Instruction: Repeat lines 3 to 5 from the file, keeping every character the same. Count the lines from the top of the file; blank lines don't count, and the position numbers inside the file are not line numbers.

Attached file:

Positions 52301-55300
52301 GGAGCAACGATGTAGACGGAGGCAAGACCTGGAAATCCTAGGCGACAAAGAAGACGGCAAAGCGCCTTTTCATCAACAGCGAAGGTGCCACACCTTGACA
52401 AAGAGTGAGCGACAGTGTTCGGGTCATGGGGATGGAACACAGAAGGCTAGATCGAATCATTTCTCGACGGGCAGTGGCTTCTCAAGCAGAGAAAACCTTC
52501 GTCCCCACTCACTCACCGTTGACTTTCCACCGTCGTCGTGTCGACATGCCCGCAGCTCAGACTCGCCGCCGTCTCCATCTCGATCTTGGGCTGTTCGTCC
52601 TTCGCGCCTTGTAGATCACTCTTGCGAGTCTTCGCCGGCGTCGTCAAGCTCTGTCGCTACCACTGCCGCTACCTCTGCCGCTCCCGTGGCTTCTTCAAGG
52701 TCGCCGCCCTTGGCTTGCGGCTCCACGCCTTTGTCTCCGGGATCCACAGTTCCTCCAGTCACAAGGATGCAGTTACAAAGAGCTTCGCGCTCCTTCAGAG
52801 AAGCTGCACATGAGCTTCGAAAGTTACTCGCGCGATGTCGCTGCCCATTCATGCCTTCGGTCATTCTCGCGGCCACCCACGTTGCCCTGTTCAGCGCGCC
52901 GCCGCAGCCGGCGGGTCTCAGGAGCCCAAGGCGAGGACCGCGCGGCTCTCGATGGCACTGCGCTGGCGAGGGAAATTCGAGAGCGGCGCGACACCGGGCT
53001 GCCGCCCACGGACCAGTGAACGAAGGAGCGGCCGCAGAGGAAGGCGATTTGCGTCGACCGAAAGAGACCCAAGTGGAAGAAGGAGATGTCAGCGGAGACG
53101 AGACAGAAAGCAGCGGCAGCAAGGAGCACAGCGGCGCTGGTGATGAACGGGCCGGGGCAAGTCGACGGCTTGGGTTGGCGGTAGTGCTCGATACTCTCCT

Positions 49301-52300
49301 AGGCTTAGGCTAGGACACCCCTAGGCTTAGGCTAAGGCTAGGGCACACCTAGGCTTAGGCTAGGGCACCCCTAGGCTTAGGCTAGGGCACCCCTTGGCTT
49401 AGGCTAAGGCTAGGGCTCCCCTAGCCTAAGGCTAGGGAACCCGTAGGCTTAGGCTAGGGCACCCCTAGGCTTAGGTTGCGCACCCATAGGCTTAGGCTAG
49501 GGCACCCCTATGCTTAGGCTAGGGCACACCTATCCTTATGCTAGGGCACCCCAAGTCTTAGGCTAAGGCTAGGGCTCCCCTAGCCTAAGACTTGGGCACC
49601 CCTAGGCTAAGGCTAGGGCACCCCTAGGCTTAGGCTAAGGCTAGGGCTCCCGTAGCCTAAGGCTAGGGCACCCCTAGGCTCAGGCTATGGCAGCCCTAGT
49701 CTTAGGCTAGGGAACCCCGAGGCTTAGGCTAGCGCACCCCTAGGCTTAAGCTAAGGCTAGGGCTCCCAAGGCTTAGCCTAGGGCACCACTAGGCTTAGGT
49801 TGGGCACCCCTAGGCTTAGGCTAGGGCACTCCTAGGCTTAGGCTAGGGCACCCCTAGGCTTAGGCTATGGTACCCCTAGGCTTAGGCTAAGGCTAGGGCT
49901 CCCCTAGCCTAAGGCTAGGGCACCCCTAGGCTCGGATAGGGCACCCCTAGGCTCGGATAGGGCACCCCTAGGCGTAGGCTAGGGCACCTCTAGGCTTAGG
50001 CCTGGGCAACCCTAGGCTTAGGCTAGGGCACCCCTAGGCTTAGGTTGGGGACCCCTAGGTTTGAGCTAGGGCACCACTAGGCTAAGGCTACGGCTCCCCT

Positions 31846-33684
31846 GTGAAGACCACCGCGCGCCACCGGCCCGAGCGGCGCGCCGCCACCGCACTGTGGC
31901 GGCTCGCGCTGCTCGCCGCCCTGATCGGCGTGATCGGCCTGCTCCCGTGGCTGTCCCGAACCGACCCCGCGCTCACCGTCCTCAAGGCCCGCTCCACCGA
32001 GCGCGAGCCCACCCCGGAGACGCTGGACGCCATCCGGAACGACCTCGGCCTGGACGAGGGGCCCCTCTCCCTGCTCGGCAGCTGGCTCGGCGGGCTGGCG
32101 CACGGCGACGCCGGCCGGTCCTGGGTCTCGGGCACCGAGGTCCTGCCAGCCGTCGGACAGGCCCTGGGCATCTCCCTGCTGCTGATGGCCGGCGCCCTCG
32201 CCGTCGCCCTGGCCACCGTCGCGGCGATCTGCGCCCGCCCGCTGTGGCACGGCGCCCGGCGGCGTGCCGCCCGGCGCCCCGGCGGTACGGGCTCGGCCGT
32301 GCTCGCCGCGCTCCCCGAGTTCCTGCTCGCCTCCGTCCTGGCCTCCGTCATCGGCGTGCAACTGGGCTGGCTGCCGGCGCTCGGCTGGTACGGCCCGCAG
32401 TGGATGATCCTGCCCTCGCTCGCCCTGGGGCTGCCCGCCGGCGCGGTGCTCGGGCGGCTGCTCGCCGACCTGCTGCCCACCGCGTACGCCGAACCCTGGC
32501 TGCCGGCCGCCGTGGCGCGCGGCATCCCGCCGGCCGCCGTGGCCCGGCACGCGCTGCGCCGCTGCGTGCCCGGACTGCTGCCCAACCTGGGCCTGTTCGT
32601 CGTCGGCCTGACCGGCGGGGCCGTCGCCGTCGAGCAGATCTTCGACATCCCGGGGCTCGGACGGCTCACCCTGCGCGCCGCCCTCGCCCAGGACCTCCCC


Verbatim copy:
52401 AAGAGTGAGCGACAGTGTTCGGGTCATGGGGATGGAACACAGAAGGCTAGATCGAATCATTTCTCGACGGGCAGTGGCTTCTCAAGCAGAGAAAACCTTC
52501 GTCCCCACTCACTCACCGTTGACTTTCCACCGTCGTCGTGTCGACATGCCCGCAGCTCAGACTCGCCGCCGTCTCCATCTCGATCTTGGGCTGTTCGTCC
52601 TTCGCGCCTTGTAGATCACTCTTGCGAGTCTTCGCCGGCGTCGTCAAGCTCTGTCGCTACCACTGCCGCTACCTCTGCCGCTCCCGTGGCTTCTTCAAGG